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Correct interpretation of terms in proper velocity expression?

  1. Nov 10, 2012 #1
    The "cosmological" proper distance from the origin, [itex]D(t)[/itex], to an object at radial co-ordinate [itex]r[/itex] at cosmological time [itex]t[/itex] is given by

    [itex]D(t) = a(t) r(t) [/itex]

    The corresponding "cosmological" proper velocity [itex]v[/itex] of the object is given by

    [itex] v = \frac{dD}{dt} = \frac{da}{dt} r(t) + a(t) \frac{dr}{dt} [/itex]

    Using the definition of the Hubble parameter [itex]H(t) = \dot{a} / a[/itex] and the above equation [itex]D = a r[/itex] we find

    [itex] v(t) = H(t) D(t) + a(t) \frac{dr}{dt} [/itex]

    The first term is Hubble's law for the recessional velocity of a co-moving object whereas the second is the peculiar velocity term.

    I would like to further understand the meaning of the peculiar velocity term.

    To do so I use the relationship between an interval of co-moving time τ and cosmic time t

    [itex] d\tau = \frac{dt}{a(t)}[/itex]

    to rewrite the peculiar velocity term so that we have

    [itex] v(t) = H(t) D(t) + \frac{dr}{d\tau} [/itex]

    Thus the cosmological proper velocity of an object is the recessional velocity of its co-moving inertial frame plus the velocity of the object within this inertial frame. The co-ordinates of the object within its inertial frame are [itex](r,\tau)[/itex].

    Is this the right interpretation of the above equation?
     
    Last edited: Nov 10, 2012
  2. jcsd
  3. Nov 10, 2012 #2

    marcus

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    Instead of "co-moving time" can I interpret that as "conformal time"?
    I don't mean to be picky about terminology but sometimes I get slowed down just by unfamiliar words.

    According to paragraph 6 of this essay in John Baez physics FAQ
    http://math.ucr.edu/home/baez/physics/Relativity/GR/hubble.html
    "comoving time" is actually just the SAME AS COSMIC TIME.
    So it is not the same as conformal time.
    An interval of conformal could differ by a factor of 1000 from an interval of cosmic (ie. "comoving").

    ==quote from Baez FAQ==
    ... However, this explanation glosses over one crucial point: the time coordinate. FRW spacetimes come fully equipped with a specially distinguished time coordinate (called the comoving or cosmological time). For example, a comoving observer could set her clock by the average density of surrounding speckles, or by the temperature of the Cosmic Background Radiation. (From a purely mathematical standpoint, the comoving time coordinate is singled out by a certain symmetry property.)...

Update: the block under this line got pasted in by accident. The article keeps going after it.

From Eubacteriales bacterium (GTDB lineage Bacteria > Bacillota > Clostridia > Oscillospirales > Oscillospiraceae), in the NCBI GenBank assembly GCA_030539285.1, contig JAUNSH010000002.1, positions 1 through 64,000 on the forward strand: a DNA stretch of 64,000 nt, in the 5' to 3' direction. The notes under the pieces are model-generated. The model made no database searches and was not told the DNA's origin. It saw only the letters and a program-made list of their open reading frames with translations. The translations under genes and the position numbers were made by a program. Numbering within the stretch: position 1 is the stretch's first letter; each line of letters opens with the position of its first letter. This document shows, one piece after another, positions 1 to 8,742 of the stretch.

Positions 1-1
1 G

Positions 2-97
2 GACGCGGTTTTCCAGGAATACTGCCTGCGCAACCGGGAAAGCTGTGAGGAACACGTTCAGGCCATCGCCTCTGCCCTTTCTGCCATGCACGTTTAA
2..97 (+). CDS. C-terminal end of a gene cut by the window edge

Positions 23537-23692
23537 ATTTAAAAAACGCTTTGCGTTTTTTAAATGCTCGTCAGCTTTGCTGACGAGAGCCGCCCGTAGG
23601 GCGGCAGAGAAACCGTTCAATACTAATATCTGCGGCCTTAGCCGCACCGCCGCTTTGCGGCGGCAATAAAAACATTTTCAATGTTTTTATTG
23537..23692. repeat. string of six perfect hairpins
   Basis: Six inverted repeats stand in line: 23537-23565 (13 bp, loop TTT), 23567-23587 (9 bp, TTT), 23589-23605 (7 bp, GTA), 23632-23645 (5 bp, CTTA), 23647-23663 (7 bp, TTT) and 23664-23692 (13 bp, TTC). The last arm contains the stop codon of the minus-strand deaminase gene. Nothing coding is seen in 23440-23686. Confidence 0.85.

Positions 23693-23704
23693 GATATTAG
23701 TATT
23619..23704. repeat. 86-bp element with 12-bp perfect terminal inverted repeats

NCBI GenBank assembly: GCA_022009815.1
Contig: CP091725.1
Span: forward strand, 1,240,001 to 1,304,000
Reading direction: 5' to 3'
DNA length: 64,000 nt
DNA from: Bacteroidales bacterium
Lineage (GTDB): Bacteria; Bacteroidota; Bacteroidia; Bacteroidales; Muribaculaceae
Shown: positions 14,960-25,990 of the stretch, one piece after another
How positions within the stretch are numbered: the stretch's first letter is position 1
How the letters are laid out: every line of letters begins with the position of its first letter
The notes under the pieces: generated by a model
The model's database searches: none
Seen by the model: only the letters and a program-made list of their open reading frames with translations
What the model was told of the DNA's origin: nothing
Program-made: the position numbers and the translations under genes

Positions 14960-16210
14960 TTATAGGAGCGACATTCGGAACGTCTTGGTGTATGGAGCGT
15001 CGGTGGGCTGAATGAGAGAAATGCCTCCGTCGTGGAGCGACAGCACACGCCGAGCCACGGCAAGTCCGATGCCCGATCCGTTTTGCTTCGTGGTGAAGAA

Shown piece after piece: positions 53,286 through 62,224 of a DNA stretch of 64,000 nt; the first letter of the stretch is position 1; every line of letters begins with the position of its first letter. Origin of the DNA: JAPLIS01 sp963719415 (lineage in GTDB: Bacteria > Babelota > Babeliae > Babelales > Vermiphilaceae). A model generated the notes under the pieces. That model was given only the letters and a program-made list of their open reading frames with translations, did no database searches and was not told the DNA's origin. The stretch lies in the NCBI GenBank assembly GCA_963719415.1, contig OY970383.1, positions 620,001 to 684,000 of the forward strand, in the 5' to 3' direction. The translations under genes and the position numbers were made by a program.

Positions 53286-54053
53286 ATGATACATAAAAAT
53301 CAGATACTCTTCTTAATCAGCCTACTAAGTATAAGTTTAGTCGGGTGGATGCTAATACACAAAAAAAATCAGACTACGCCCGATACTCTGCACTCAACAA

==endquote==

    I haven't heard "comoving time" used much--maybe others have and I just didn't notice. If it is as uncommon as I think, it could cause confusion.

    IMHO better to say cosmic time t, or FRW time t.
    the tau as you define it would be conformal time
    =====================

    I think your interpretation is perfectly fine, though. Good handling of the equations. Straightforward derivation. You clearly indicate that r is the CO-MOVING radial distance, so it doesn't change except due to the objects own peculiar motion.
    The objects own peculiar radial velocity is then, as you say, dr/dτ

    Maybe someone else will find something wrong. I don't
     
    Last edited: Nov 10, 2012
  4. Nov 10, 2012 #3
    Sorry - yes I meant conformal time [itex]\tau[/itex].
     
  5. Nov 10, 2012 #4

    marcus

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    Hey great!
    That sets my mind at rest. So AFAICS everything is OK.
     
  6. Nov 10, 2012 #5
    So do inertial observers measure conformal time [itex]\tau[/itex] rather than cosmological time [itex]t[/itex]?
     
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